Zeinabu Irene Davis Cycles 1989, film still Courtesy of UCLA Film & Television Archive
The upcoming Tate Modern exhibition will provide the first opportunity in the UK to explore a remarkable period of film. Often described as pioneering and visionary, the LA Rebellion films form a crucial body of work in post-war cinema. A number of African and African-American students began to forge an alternative Black cinema practice in the United States in the late 1960s. These filmmakers went on to pioneer counter-cultural and community-based approaches to filmmaking. It will feature a number of screenings of Groundbreaking films that include Charles Burnett’s Killer of Sheep, 1977 and Haile Gerima’s Bush Mama, 1975.
These films are unique reflections on life in the black communities of Los Angeles and are recognised as some of the most important films of the 1970s. The films also draw on the turbulent social and political climate at the time. They emerged from the context of the Black liberation and Anti-Vietnam movements. Other films featured look at re-working Hollywood conventions to reflect the black experience. This will include the subtle dramas of Julie Dash and the explosive films of Jamaa Fanaka. It will also include newly discovered masterpieces such as Larry Clark’s Passing Through, 1977, which is considered to be one of the best jazz films ever made.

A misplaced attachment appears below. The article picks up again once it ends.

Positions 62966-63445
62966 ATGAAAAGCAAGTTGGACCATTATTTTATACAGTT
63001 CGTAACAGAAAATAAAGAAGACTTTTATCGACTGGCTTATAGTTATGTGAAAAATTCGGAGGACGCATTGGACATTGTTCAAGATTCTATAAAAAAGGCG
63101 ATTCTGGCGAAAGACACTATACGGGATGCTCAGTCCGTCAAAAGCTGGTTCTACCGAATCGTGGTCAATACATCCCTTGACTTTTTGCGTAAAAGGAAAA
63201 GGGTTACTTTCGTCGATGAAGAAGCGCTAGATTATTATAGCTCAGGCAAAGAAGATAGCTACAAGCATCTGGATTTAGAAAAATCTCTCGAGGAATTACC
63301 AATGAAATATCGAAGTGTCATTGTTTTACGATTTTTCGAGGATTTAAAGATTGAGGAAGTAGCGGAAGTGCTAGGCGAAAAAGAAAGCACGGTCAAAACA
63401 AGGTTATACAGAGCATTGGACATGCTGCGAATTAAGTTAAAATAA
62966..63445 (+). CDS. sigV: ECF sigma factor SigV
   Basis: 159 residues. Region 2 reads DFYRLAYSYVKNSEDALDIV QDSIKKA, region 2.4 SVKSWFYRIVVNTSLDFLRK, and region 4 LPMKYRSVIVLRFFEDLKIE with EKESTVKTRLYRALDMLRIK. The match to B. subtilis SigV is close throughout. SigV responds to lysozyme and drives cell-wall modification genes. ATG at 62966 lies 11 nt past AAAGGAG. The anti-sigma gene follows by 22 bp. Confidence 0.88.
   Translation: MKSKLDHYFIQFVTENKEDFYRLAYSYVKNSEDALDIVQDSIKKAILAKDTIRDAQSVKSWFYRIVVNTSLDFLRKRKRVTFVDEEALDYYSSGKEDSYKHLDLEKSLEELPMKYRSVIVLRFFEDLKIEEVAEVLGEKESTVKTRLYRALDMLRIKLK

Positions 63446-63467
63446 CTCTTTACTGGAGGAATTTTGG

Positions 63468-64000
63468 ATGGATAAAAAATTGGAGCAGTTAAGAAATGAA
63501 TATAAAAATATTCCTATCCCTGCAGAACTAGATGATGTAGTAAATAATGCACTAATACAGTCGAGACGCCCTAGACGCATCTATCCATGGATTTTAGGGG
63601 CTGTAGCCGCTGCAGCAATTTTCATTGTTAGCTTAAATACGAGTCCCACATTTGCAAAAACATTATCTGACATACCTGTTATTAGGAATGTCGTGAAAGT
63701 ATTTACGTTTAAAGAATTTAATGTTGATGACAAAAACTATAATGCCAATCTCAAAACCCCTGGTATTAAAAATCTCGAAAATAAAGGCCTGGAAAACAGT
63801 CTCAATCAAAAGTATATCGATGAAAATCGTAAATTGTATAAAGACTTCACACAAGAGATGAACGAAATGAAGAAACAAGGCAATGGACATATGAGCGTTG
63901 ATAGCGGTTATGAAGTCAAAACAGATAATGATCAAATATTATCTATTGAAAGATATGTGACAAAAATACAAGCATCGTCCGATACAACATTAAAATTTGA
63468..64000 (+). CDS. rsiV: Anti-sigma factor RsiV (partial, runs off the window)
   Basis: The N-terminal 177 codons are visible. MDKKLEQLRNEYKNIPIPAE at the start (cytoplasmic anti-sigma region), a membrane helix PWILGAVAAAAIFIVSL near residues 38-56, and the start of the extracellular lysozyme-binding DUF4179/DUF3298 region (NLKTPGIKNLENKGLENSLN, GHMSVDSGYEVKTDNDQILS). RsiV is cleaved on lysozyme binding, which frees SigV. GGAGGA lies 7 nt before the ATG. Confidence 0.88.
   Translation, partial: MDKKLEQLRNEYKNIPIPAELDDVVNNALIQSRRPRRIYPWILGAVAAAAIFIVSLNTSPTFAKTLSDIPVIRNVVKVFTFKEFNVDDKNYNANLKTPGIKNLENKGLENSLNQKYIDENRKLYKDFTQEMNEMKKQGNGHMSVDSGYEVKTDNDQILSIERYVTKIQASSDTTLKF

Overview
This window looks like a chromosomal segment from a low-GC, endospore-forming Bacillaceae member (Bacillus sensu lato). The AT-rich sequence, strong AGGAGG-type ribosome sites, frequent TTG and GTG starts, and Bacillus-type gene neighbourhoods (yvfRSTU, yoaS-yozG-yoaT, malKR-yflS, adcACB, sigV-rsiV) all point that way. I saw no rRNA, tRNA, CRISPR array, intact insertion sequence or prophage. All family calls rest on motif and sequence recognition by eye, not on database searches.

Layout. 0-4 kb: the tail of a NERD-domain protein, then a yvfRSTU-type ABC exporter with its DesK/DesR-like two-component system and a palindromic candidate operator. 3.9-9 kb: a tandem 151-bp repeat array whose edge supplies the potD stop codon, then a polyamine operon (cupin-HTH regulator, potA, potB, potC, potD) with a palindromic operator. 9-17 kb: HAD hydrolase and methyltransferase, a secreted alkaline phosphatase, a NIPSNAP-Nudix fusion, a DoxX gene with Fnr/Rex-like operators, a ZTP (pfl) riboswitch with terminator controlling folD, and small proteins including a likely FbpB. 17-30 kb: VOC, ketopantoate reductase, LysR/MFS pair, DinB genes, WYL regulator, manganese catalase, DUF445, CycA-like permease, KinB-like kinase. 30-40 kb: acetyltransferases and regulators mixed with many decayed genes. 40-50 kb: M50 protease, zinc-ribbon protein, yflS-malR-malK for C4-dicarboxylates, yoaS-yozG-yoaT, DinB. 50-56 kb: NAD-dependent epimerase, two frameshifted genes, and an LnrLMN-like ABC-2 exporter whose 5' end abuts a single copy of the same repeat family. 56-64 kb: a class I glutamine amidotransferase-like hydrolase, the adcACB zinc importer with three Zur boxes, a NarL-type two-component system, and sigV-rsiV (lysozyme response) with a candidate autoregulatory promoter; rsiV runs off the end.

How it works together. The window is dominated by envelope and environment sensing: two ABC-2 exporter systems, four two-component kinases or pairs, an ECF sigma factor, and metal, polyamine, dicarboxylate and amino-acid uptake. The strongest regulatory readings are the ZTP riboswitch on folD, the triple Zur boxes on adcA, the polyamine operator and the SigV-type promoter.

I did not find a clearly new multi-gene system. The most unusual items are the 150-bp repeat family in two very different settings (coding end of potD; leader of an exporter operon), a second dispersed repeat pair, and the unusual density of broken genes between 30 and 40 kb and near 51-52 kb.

The exhibition will follow the story and progression of black cinema from the early period of the 1965 uprising in Watts. Following this UCLA started a programme to support students from minority communities to enter the film school. It will follow this progression through to the breakthrough success of Julie Dash’s Daughters of the Dust, 1991. This was the first feature film by an African-American woman to be commercially released in the US. LA Rebellion: Creating a New Black Cinema was originally developed and held at UCLA Film and Television Archive, October – December 2011 as part of Pacific Standard Time: Art in LA 1945-1980 and was programmed by Allyson Nadia Field, Jan-Christopher Horak, Shannon Kelley and Jacqueline Stewart.
The exhibition will run from Friday 10th April to Saturday 25th April at Tate Modern. You can find out more information about it onTate Modern, Bankside, London, SE1 9TG